Another meditation on the others-have-it-worse theme. Maja spent an extra week in the Children’s Hospital on the surgical ward, getting more antibiotics and proper treatment for her hand. Somehow she had graduated to being herself- Maja- rather than Twin Two, or Daughter Moore, which made me feel slightly better about the fact that she wasn’t home with us.
She shared the room with 3 other crib residents, as well as a newborn under a sunlamp whose chest heaved horrifyingly when he breathed, and who nobody ever visited. In one corner was Oliwka, born with her intestines outside her stomach cavity. She had been there since she was born in October, and her parents said she would be there until at least February. They took shifts at her bedside, sometimes with a grandparent taking a turn. In the other corner was Ola, four days old, who had had an operation on her liver. The third corner was inhabited by Czarek, who had been vomiting madly for several days and needed some attention to his bowel.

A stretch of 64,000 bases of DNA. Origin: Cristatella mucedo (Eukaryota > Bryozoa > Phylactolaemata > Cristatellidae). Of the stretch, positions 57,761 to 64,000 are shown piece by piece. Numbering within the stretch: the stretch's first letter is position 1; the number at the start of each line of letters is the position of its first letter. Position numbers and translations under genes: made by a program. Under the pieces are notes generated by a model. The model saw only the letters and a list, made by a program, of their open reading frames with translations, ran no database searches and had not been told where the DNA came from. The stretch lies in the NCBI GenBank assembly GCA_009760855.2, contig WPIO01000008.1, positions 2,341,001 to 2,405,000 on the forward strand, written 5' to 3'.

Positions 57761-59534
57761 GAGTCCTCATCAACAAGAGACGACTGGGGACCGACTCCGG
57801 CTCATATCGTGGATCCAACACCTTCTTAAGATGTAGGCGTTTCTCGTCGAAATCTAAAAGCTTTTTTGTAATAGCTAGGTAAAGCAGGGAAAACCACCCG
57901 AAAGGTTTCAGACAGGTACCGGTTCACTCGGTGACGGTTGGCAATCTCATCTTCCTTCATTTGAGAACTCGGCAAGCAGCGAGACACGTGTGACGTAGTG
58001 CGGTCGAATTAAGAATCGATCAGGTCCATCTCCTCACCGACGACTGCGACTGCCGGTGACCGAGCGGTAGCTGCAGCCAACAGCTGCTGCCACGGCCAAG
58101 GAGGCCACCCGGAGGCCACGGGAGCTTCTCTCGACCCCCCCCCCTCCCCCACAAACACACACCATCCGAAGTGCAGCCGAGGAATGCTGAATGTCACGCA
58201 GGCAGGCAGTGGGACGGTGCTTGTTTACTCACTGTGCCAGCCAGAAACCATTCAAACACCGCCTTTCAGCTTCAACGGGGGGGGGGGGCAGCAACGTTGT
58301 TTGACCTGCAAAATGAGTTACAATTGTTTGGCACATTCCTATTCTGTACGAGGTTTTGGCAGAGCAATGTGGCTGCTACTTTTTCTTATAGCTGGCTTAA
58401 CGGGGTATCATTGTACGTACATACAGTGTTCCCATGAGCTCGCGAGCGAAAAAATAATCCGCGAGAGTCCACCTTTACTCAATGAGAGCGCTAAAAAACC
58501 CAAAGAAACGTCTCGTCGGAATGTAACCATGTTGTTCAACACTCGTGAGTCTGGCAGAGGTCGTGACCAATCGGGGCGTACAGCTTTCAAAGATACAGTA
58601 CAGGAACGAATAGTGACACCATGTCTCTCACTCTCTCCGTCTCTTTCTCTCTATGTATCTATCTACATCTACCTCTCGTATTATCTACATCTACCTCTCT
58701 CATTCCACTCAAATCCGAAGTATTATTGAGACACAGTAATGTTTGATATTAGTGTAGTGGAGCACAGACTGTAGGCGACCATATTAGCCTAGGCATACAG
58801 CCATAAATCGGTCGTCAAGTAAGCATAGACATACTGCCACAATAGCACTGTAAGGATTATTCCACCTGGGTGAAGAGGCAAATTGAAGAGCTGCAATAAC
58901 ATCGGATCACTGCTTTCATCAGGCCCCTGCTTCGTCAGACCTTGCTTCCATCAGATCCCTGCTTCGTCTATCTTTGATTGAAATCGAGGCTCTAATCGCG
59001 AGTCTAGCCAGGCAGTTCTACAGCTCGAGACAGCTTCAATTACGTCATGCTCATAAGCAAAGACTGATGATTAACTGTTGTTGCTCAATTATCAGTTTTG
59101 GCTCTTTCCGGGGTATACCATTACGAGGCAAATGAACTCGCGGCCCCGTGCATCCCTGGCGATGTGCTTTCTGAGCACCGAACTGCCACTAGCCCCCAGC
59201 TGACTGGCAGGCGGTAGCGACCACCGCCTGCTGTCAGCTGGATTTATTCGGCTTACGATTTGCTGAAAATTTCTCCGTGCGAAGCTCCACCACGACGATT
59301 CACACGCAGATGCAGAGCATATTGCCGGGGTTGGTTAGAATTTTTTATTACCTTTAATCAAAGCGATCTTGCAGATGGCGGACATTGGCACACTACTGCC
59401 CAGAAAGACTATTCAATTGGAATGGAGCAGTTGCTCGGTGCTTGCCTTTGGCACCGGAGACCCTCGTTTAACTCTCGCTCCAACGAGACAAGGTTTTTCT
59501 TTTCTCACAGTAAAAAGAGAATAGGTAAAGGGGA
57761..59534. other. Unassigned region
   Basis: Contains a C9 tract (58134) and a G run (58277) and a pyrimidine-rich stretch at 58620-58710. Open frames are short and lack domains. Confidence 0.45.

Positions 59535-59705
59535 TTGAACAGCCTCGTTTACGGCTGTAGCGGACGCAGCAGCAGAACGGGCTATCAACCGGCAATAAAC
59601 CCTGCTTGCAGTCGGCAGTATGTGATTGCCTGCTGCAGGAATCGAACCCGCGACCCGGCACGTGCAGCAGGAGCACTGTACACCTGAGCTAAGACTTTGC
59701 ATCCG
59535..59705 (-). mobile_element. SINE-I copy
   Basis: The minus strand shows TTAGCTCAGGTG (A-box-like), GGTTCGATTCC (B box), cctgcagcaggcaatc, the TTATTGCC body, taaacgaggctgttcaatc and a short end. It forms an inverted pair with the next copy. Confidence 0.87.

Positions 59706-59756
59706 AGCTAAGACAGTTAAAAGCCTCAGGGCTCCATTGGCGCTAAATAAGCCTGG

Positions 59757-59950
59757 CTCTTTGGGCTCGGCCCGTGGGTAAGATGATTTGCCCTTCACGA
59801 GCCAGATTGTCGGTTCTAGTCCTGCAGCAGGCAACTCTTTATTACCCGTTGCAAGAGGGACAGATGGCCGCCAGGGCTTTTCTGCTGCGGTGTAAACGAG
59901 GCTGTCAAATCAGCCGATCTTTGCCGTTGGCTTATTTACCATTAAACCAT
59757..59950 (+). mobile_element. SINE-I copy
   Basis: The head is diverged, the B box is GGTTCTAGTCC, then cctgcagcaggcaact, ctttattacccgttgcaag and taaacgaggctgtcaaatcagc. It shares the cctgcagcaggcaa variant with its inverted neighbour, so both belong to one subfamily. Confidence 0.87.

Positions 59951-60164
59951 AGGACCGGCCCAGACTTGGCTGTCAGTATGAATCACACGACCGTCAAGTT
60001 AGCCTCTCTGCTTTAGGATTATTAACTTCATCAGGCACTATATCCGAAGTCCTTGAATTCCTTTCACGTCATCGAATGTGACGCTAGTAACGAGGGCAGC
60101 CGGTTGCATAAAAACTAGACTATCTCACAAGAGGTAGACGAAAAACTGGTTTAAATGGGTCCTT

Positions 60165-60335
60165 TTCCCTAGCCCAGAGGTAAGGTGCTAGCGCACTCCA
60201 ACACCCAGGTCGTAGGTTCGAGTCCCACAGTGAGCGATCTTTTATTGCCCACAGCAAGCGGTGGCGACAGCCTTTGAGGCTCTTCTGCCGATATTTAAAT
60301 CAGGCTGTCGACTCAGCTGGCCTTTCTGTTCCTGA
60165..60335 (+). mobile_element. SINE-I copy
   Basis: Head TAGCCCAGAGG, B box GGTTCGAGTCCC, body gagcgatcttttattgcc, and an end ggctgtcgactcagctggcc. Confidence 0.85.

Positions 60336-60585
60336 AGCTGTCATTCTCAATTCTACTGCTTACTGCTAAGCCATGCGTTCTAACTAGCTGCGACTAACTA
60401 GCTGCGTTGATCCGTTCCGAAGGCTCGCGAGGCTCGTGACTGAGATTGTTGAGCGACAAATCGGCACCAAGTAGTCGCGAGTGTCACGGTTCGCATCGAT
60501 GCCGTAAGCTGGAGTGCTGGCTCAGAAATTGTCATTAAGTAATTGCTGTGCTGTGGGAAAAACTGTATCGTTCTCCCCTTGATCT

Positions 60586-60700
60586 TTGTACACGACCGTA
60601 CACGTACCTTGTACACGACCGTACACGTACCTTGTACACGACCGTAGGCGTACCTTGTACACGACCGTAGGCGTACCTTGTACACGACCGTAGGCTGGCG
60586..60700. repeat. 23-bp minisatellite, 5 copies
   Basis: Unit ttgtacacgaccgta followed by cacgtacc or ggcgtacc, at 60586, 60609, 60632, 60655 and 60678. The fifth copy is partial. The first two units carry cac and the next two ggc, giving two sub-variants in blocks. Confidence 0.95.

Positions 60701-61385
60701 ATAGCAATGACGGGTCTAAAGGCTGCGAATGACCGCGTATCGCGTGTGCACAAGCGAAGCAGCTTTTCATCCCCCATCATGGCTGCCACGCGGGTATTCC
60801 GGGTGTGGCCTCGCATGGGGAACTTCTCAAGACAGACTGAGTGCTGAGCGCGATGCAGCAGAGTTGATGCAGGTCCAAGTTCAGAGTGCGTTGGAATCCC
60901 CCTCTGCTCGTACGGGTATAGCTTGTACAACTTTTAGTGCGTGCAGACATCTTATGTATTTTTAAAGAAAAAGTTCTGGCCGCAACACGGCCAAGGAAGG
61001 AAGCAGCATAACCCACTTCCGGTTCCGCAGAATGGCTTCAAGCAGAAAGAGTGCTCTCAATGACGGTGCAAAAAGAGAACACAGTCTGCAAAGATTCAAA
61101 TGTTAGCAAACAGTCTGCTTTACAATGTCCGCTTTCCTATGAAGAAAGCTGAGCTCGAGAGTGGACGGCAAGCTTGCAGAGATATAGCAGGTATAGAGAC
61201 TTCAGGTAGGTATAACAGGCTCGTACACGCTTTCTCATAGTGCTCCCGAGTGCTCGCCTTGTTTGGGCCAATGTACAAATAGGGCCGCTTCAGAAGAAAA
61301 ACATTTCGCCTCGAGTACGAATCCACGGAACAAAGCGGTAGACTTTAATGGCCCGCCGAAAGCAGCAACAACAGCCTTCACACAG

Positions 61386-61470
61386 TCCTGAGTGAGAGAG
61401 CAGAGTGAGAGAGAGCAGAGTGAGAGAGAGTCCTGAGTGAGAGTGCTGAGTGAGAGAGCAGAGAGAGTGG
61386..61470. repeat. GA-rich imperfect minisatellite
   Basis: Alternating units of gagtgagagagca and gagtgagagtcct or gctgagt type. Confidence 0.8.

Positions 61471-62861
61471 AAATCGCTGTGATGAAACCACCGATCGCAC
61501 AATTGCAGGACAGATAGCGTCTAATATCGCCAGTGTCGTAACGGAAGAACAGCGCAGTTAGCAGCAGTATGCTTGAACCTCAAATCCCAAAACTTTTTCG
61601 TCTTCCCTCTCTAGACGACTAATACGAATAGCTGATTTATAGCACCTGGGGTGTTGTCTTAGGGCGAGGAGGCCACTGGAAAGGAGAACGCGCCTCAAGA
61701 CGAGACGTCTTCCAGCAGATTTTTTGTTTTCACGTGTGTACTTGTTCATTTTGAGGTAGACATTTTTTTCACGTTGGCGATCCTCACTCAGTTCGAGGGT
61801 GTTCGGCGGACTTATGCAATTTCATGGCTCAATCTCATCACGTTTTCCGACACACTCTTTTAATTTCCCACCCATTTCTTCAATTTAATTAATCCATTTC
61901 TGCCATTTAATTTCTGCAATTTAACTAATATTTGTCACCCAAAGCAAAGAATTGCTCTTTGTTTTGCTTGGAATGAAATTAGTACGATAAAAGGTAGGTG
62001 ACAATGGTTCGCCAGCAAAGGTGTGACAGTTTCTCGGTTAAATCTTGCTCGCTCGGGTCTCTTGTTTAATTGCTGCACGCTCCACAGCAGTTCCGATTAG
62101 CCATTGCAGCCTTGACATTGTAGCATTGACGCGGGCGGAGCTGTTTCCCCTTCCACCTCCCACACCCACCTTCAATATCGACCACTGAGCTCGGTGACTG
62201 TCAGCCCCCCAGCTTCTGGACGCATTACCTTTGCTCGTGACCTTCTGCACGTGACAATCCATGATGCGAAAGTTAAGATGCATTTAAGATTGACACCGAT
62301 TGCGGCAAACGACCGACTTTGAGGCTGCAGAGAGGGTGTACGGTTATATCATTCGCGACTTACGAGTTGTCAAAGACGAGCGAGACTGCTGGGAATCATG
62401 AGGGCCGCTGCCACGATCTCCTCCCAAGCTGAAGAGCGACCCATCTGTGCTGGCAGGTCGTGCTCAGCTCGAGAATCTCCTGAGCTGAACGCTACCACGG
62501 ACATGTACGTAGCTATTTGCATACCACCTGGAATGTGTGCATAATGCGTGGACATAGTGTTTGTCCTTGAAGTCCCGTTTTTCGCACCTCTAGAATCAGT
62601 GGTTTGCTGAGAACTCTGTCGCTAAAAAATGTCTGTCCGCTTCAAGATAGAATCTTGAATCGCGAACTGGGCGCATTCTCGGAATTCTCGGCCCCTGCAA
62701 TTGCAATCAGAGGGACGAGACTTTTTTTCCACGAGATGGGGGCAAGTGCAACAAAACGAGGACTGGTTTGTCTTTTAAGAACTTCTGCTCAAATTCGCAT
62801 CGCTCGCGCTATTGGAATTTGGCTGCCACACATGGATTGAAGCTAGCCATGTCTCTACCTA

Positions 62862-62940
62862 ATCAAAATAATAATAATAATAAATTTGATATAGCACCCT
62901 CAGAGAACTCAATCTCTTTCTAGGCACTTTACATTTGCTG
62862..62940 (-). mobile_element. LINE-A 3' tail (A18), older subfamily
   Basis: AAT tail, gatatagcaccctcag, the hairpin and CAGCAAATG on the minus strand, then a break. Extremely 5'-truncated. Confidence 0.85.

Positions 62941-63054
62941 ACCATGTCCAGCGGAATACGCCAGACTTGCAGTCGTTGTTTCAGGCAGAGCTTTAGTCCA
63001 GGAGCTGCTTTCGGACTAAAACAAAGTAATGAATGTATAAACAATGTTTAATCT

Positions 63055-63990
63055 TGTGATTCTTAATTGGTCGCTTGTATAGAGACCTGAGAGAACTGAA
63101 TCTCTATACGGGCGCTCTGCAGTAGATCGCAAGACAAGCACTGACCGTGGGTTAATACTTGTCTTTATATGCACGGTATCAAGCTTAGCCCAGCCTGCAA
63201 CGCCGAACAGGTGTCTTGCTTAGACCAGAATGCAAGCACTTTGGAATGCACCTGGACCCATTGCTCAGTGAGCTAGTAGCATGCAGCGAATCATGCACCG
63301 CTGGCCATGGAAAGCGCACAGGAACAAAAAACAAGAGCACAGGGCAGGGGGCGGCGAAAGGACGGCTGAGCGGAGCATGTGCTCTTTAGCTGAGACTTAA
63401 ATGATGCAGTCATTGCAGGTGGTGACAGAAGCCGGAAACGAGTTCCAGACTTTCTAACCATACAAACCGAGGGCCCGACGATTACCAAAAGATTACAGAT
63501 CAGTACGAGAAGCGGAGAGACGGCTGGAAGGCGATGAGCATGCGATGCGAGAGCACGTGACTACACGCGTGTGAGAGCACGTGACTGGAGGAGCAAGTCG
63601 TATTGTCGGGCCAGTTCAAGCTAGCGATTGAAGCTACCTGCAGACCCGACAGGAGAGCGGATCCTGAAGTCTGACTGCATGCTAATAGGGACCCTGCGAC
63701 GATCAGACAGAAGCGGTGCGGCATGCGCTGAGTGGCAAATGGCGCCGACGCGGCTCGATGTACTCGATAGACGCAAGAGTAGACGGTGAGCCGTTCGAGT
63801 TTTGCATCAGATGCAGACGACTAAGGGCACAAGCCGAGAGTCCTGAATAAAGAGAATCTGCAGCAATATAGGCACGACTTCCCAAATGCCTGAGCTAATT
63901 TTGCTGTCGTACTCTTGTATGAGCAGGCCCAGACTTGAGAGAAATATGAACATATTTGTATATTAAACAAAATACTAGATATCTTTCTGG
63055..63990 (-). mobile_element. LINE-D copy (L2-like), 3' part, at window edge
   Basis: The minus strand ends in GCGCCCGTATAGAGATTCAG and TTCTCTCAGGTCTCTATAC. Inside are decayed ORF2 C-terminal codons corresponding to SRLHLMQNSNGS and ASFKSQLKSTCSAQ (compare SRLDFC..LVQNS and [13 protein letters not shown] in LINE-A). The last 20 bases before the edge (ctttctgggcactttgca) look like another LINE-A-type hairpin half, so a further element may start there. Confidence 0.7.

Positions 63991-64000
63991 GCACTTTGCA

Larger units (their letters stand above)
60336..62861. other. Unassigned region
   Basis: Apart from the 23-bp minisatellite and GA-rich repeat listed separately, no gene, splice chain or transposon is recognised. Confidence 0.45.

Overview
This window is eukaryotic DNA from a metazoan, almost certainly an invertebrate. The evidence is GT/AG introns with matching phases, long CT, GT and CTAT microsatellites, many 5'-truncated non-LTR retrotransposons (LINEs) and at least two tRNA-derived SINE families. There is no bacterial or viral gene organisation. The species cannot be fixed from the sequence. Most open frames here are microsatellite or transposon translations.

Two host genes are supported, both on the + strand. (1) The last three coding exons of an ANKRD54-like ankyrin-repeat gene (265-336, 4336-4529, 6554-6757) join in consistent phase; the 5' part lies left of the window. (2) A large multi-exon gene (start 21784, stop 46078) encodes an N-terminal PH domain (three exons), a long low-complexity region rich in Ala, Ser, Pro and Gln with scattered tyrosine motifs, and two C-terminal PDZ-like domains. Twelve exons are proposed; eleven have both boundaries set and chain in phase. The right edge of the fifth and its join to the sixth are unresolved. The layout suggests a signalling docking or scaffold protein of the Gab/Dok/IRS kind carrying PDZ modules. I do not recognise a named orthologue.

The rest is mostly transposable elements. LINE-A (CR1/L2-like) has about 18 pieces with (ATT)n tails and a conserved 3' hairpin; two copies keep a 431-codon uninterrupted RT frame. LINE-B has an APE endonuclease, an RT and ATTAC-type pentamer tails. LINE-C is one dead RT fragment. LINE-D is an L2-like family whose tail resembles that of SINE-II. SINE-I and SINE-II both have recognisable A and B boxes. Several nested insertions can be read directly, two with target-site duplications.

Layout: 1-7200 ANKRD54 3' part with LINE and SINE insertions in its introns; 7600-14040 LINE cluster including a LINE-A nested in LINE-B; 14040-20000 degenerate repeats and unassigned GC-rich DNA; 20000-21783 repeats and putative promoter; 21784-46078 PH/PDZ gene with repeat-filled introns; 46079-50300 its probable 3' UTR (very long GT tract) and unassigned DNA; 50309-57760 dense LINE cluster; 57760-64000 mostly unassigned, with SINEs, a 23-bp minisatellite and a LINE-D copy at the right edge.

The room engendered a strange mix of privacy and intimacy amongst the inmates- everybody was preoccupied with their own child, but at the same time, aware of what was happening to all the other babies. We were all on our first children, and talking to Oliwka’s mother, I commented that the first newborn I had ever touched had been my own. She said, “Me too.” Except that her own newborn was born with a raging infection and almost died, and spent the first days of her life in a medically induced coma. My initial horror at having Maja in the hospital faded, as her hand healed and talk of skin grafts and surgical intervention petered out. Once again, it became obvious that we (she) had been comparatively lucky.